These notes refer to the last issue of VTX controllers. So if you controller is older, the notes may be sequentially less ‘correct’.
All controllers made by 4QD are generally wide voltage operating range: limits are the operating voltages on the MOSFETs and the relays, and the power dissipation in the current source transistor used for the internal supply. See Pro, Scoota and NCC series controllers. Internal power supply and protection circuitry for a description of how the powering works.
This means that essentially the same controller may be used on 12, 24, 36 or 48v with only relatively minor changes so, for instance, conversion of a 12v controller to 24v is simple. However since this involves upgrading certain components it is not necessarily acceptable to modify a controller to work on a voltage higher than that for which it was originally specified. This particularly applies to the 48v versions where several components (mainly semiconductors) are changed but in general the 12v, 24v and 36v versions use the same components.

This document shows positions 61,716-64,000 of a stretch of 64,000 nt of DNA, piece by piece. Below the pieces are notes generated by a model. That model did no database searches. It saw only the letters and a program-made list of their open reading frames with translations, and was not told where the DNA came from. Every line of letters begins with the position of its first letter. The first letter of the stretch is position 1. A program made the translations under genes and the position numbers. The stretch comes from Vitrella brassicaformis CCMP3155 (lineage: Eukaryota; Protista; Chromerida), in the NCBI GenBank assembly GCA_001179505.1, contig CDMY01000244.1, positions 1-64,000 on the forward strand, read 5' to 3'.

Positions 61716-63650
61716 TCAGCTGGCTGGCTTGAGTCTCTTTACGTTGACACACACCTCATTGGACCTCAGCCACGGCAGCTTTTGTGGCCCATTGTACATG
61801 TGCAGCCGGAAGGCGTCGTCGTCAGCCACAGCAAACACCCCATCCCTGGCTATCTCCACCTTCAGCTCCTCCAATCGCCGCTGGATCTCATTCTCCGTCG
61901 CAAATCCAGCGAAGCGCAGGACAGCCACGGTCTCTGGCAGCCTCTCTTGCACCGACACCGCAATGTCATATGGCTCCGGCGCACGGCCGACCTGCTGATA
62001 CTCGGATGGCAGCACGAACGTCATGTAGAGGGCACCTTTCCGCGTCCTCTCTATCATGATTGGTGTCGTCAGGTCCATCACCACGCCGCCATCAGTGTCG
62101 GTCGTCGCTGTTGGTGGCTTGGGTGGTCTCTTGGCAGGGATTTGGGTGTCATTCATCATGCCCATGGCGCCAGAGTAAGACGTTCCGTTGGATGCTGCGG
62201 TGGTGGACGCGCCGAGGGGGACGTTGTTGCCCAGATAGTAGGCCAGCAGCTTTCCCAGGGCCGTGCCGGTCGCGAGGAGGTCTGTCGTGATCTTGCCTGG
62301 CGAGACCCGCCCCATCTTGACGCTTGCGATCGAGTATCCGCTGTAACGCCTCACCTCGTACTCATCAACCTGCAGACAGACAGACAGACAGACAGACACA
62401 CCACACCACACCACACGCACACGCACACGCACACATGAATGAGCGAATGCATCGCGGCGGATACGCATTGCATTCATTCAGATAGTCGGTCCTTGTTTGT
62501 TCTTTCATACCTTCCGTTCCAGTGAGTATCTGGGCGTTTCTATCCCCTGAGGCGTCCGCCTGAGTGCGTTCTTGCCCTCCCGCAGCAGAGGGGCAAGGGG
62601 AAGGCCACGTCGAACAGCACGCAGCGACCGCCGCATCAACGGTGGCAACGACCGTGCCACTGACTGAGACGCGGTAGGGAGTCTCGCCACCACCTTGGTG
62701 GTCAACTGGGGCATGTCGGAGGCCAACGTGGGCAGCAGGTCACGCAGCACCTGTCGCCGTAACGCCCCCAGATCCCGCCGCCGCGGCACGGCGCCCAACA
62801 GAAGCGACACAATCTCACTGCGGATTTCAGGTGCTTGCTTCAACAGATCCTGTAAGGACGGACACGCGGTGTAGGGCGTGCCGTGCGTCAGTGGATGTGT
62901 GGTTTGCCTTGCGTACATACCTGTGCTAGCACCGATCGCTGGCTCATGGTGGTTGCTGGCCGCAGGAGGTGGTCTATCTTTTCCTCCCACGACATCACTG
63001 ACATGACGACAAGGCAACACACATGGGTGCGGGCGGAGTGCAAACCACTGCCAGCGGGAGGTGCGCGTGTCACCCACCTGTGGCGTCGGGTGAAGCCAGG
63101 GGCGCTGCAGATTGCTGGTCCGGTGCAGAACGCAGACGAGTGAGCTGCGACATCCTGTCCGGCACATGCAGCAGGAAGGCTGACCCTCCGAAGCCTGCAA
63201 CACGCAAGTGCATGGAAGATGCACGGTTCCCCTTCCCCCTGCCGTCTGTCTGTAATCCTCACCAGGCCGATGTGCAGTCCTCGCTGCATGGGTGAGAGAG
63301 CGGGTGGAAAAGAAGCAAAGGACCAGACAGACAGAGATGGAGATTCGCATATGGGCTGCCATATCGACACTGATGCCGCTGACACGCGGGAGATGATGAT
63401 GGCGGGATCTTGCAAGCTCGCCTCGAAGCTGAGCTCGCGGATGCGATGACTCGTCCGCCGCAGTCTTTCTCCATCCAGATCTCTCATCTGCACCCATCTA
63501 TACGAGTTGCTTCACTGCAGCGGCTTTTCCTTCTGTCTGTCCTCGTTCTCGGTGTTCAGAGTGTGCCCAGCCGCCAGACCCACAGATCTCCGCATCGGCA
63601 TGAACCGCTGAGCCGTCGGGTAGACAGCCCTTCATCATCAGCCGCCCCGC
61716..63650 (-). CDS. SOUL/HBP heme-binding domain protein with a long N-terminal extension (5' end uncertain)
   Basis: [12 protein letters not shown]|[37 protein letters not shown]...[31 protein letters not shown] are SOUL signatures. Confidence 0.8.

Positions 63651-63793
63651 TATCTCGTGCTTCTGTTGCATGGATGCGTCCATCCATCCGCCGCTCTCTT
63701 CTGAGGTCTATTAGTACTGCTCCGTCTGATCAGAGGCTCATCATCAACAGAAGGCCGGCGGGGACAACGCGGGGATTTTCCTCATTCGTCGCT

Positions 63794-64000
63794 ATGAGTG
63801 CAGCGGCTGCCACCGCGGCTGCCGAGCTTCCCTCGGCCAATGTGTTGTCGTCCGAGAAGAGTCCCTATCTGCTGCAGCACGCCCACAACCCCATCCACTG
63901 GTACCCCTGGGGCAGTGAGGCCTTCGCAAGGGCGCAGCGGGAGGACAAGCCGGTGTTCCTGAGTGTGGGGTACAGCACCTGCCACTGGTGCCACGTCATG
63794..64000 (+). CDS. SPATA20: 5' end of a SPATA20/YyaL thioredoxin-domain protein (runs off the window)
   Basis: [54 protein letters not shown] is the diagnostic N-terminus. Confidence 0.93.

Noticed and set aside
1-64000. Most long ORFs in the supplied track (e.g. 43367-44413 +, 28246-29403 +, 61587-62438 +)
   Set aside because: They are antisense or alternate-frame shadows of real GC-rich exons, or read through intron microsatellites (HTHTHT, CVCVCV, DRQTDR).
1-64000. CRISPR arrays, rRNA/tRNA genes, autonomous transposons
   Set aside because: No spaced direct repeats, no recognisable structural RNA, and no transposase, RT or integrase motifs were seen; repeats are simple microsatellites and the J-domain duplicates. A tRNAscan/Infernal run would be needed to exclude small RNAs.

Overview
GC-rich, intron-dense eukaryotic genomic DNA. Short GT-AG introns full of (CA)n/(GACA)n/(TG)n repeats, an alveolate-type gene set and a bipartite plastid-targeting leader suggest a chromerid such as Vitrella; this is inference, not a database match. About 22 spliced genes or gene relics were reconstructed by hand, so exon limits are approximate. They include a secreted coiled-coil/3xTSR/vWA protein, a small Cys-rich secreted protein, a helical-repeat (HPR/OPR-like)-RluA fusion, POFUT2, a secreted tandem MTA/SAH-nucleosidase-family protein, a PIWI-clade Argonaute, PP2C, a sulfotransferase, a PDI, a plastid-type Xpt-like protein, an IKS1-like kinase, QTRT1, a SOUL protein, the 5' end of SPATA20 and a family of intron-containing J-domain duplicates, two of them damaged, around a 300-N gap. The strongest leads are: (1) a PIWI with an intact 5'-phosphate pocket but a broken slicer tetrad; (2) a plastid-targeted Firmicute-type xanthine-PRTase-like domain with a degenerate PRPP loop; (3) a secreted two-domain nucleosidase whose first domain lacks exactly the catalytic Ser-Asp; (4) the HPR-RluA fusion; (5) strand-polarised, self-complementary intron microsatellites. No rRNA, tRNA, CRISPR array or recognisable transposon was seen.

The VTX controller is not specifically here covered yet, but the principles are identical to the NCC. See also VTX series, additional notes.
Use on wrong voltage
If you use, for instance, a 24v controller on 12v, it will probably appear to work OK. However there is a distinct possibility the relays will not pull in properly. If this occurs, relay contact resistance is increased and if the controller is operated at high current with the relays not fully pulled in the contacts will overheat and burn out.